How to Write a Bibliography for a Project
Bibliographies or works cited pages are required for a number of academic and work-related projects to show other where you derived your information from and to credit others for their research and writing. Bibliographies are easy to compile and your skills will improve with every one you make.
Writing your Bibliography
Compile your bibliographic information. This includes title, authors, editors, translators, place and date of publication, publisher's name, available URL, date accessed, and others, depending on your type of source. You will need a complete entry for every source that you cite.
Consult with others for formatting. If in school or college, your instructor will provide a preference generally for a particular style. Different fields have different standards, so it is important to check with others to see how you should organize and present your bibliography.
Use appropriate citations for your type of source. Books with one or multiple authors, Web sites, CD's, encyclopedias and other types of sources have their own conventions of bibliographic citation. See Resources below to identify the type of citation you need for you source.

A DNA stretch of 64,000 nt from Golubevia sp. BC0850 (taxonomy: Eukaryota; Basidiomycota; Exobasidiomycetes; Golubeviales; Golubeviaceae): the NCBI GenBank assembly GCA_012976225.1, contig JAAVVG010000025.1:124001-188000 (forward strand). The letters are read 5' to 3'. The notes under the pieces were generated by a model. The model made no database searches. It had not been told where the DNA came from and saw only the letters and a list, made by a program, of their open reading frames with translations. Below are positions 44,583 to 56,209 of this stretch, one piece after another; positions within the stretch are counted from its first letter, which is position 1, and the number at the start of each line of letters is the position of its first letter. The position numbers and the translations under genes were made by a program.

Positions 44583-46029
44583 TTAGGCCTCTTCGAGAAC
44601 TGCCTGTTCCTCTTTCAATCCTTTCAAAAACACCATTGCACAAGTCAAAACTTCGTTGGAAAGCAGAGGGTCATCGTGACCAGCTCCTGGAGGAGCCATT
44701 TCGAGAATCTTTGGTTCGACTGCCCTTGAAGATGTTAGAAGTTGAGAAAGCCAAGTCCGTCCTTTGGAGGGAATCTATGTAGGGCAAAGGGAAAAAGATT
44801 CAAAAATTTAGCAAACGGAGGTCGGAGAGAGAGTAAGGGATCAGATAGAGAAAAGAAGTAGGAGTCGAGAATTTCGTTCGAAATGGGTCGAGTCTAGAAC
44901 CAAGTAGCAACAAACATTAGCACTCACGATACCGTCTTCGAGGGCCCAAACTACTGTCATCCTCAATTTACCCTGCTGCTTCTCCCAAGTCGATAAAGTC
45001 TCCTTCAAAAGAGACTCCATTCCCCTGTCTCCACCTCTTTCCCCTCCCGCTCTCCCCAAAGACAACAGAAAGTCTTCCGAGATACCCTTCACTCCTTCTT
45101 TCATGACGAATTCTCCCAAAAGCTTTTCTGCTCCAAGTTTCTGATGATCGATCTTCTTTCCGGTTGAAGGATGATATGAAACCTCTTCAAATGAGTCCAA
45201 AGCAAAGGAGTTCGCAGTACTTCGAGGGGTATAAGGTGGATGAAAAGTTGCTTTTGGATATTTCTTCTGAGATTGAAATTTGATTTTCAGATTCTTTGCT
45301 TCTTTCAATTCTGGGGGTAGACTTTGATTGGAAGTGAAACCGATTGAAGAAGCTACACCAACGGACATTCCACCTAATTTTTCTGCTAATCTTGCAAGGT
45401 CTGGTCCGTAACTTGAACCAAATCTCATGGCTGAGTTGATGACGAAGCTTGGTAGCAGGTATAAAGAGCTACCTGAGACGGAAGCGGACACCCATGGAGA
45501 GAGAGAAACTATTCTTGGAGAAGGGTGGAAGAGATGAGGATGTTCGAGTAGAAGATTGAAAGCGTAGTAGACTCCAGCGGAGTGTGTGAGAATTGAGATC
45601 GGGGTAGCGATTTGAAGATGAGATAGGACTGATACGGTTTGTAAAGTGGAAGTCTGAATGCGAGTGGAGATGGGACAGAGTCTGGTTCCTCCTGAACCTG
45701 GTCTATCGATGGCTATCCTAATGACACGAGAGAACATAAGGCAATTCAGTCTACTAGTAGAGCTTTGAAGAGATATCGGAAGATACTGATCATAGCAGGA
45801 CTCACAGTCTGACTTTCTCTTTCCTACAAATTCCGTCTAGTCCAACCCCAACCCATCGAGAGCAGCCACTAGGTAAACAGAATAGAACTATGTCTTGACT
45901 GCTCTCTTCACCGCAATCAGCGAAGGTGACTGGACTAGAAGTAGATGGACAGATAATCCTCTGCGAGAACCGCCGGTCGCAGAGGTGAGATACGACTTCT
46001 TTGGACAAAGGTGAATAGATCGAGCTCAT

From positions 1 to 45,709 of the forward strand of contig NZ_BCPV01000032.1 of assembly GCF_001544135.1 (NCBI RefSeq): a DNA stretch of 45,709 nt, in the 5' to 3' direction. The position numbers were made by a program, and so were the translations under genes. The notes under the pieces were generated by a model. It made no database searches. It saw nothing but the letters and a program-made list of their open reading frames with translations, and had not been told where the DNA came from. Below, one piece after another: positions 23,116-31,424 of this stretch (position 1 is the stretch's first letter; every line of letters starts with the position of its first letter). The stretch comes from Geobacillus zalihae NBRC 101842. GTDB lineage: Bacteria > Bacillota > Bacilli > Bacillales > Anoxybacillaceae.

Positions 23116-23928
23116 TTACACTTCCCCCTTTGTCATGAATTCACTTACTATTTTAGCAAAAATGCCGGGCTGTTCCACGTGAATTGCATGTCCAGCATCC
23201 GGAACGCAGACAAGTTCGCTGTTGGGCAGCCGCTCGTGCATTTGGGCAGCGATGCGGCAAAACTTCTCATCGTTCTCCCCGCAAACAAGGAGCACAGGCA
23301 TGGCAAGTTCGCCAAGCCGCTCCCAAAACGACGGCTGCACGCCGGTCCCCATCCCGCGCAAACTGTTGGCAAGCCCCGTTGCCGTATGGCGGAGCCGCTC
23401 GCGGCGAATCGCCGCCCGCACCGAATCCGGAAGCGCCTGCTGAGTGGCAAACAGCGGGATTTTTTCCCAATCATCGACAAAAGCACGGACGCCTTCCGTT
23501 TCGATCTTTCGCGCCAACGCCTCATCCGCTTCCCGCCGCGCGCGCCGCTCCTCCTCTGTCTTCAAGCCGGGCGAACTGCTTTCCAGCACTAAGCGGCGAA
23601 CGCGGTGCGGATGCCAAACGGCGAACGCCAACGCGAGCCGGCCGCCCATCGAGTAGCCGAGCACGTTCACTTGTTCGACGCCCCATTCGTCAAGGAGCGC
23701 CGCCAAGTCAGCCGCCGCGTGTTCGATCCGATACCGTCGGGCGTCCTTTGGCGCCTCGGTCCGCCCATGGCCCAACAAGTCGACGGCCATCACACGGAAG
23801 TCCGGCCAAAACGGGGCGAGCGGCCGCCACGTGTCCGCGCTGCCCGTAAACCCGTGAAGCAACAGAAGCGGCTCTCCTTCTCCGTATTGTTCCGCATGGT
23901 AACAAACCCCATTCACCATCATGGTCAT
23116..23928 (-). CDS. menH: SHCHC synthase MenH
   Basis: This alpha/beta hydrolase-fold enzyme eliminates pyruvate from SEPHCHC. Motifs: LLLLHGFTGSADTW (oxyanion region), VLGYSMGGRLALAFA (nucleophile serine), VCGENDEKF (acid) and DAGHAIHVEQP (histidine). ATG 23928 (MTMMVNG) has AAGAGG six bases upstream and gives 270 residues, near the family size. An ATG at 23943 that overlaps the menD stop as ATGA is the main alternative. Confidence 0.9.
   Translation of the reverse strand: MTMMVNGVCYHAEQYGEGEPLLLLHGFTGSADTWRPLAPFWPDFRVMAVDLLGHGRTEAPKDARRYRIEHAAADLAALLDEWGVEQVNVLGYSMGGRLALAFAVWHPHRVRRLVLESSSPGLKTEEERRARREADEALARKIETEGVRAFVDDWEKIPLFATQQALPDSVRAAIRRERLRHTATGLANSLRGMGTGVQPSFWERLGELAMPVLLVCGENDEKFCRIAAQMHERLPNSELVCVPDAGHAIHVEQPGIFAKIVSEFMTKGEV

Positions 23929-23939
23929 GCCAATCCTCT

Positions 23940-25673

List authors (or other creators) alphabetically, last name first. Right align your text, double space, and indent second and subsequent lines.
Collect bibliographic information from materials before you return them to the library. Keep this information organized and handy until you are ready to create your bibliography.
Be consistent. If no preference is given for bibliographic style, pick one and stick to its standards.
- Collect bibliographic information from materials before you return them to the library. Keep this information organized and handy until you are ready to create your bibliography. Be consistent. If no preference is given for bibliographic style, pick one and stick to its standards.
Erik Steel is a graduate of the University of Michigan, earning his bachelor's degree in Russian. Steel has worked as writer for more than four years and has contributed content to eHow and Pluck on Demand. His work recently appeared in the literary journal "Arsenic Lobster."